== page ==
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The new Android port to the iPhone relies on OpeniBoot as a boot loader.  (Source: David Wang via YouTube)

Android's home screen -- in action on the iPhone  (Source: David Wang via YouTube)
Apple surely isn't happy about this

Much like the open platform Windows invaded the traditionally closed hardware platform of Apple's Macs -- first unofficially, and then later officially condoned -- Android is now establishing a beach head on Apple's coveted iPhone.

Hacker David Wang, better known as "planetbeing" on the internet, made waves a few weeks ago when he showed off a first generation (2G) iPhone that he got running a modified Android OS kernel.  Wang is well know in the hacking community for being one of the key contributors to the iPhone 3GS jailbreak.  This week he showed off Android running on the iPhone 3G, or the version with the "nasty plastic, easily scratched back", as Wang puts it.

Wang's solution is dual booting.  You can only run one OS at a time.  Wang is using the OpeniBoot tool to manage the multiboot.  Rebooting takes a while because the NAND and FTL (flash translation layer) drivers aren't optimized yet, though Wang feels this will soon change. 

Wang had to port UltraSn0w (from the iPhone Dev Team) into OpeniBoot to get the radio working.  It starts running during the boot process -- this is one of the slowest steps.

Currently almost everything -- including Wi-Fi, internet, SMS, and MMS -- is working in the Android port.  The only thing not working is sound, which is a disappointment as you can't make or receive phone calls.  Don't worry, though -- Wang is promising that he's make major progress in getting the sound fully working and ready for primetime.

There are now several new developers working on this exciting project.  Wang states, "With their help I'm sure we'll be able to bring the system to production quality before too long."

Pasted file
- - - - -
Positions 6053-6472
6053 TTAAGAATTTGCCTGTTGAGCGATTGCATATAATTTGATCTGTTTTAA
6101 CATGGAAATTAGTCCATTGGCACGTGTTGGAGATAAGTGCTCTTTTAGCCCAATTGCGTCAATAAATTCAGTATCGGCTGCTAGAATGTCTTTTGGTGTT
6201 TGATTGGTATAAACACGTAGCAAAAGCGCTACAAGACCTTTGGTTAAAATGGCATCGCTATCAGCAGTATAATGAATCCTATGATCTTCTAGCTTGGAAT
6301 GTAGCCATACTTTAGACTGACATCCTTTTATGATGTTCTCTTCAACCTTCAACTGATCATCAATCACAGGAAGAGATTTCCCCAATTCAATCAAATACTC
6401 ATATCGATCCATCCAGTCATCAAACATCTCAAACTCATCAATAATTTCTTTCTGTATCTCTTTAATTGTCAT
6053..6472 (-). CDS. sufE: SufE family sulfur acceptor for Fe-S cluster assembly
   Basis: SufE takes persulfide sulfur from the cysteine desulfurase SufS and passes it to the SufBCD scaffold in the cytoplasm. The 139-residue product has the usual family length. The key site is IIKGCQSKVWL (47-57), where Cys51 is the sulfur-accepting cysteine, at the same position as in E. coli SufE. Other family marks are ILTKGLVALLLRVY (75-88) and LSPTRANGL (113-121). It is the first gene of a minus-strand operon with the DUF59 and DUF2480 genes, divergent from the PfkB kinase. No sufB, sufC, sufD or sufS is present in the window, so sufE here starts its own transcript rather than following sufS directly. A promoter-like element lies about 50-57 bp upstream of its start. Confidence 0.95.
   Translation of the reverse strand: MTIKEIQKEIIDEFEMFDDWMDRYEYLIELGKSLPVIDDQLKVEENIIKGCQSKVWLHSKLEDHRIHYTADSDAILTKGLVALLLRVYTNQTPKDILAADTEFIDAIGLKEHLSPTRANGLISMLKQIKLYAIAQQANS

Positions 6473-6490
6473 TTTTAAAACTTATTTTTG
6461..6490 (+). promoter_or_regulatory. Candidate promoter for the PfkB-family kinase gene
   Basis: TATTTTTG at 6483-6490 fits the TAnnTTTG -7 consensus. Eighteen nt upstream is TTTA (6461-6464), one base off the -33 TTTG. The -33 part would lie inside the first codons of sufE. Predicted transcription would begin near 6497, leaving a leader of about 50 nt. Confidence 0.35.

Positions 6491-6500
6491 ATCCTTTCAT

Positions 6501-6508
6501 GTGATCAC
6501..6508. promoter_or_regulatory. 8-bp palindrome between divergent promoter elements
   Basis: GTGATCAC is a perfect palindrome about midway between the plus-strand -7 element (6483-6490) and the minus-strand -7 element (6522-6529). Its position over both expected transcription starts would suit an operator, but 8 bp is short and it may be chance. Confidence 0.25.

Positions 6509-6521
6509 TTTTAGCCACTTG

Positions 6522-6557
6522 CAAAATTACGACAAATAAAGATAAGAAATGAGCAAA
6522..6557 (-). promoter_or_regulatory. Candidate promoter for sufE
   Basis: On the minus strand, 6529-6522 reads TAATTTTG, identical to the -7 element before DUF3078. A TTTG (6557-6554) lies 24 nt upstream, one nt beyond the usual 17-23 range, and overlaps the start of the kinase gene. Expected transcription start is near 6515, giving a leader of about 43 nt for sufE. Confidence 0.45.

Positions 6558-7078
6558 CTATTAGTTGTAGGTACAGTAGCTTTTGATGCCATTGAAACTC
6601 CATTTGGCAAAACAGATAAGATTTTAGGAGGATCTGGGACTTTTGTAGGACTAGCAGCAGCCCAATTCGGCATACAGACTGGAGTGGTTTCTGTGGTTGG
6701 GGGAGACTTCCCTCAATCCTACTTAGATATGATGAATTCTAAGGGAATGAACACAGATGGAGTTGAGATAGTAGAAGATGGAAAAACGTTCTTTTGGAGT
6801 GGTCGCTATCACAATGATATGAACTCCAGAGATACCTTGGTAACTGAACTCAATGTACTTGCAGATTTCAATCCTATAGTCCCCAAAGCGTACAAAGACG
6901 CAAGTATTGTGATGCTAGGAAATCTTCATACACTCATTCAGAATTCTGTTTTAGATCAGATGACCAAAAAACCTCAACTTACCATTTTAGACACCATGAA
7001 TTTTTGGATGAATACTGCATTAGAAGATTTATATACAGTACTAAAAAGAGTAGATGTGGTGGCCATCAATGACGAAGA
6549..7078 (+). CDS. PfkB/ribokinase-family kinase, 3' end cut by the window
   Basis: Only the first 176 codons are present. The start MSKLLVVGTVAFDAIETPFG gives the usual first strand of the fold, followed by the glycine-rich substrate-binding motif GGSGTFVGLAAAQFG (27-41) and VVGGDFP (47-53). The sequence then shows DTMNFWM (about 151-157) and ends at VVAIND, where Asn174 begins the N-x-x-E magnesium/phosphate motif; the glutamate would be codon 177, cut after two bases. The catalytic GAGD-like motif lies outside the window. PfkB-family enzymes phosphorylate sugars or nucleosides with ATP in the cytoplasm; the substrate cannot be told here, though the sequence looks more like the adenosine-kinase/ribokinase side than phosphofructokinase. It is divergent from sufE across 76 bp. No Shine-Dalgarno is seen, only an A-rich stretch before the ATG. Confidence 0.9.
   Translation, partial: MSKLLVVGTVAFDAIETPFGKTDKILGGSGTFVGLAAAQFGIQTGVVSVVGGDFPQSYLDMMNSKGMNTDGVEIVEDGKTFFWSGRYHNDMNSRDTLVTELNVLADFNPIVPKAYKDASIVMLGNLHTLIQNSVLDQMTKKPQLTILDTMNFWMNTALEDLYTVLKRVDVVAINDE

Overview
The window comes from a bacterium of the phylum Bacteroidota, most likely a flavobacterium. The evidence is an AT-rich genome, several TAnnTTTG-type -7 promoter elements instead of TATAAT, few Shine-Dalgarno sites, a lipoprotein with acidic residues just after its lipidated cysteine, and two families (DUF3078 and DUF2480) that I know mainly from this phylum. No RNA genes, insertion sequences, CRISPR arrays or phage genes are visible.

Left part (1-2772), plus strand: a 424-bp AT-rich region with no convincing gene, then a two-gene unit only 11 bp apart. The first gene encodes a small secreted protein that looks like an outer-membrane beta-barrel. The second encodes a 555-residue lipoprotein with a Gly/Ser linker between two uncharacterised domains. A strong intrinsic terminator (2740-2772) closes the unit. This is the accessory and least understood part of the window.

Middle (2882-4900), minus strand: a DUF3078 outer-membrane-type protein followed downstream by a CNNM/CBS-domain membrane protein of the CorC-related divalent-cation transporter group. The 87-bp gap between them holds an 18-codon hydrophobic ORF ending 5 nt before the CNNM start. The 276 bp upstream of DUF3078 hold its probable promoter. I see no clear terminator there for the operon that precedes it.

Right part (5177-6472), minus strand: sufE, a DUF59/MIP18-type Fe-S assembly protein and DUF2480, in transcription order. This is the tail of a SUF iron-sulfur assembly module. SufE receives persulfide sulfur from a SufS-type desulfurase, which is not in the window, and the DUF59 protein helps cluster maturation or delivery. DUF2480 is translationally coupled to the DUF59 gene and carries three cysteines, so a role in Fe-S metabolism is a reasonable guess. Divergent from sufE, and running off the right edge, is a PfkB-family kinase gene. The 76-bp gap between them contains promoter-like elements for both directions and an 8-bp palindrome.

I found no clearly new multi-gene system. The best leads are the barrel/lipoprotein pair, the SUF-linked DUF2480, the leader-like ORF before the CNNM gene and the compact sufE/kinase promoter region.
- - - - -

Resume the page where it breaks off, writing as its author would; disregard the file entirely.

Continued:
Currently the code has not been published, but Wang plans to release a polished version within the next couple days for public consumption.  Keep checking Wang's website here.

Apple surely won't be happy when they discover what Wang has been up to.  It wouldn't be surprising even, if they try to sue to stop the spread of Android on the iPhone.  Apple has already stated that it believes jailbreaking and unlocking the iPhone to be illegal.  Ultimately, though, it's just one more sign that Android is threatening to do to the iPhone's version of OS X what Windows did to MacOS/OS X on the personal computer.




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For The Love of God -- Check the Spelling!
By FlyBri on 5/10/2010 11:54:39 AM , Rating: 2
"Don't worry, though -- Wang is promising that he's make major progress in getting the sound fully working and ready for primetime."

It's MADE, not MAKE. Look, I'll be honest -- I get annoyed with people who flip out and go crazy over occasional slip-ups and mistakes, but this is becoming a regular occurrence on this site and it's no long occasional. How can anyone take you even somewhat seriously if you guys don't regularly proofread your posts before you actually post them?

With the whole thing going on with Gizmodo.com and the iPhone prototype, Gizmodo is trying to say that Jason Chen is a journalist. Well, guess what, real journalists don't keep making errors consistently, and they have someone to proofread their writing (aka editors). You are a tech news website, similar to their site, so if you guys want to be taken seriously, and be considered anything close to journalists, it would be nice to start with something simple to fix....like this.




By acase on 5/10/2010 1:34:25 PM , Rating: 2
Actually, it should probably be "making" being that it is in the present tense. I agree with everything else you said though.


By zizbuka on 5/11/2010 4:14:03 AM , Rating: 2
quote:
It's MADE, not MAKE. Look, I'll be honest -- I get annoyed with people who flip out and go crazy over occasional slip-ups and mistakes, but this is becoming a regular occurrence on this site and it's no long occasional.


Not to be the irony police, but I think it should have been "longer". :)


"When an individual makes a copy of a song for himself, I suppose we can say he stole a song." -- Sony BMG attorney Jennifer Pariser













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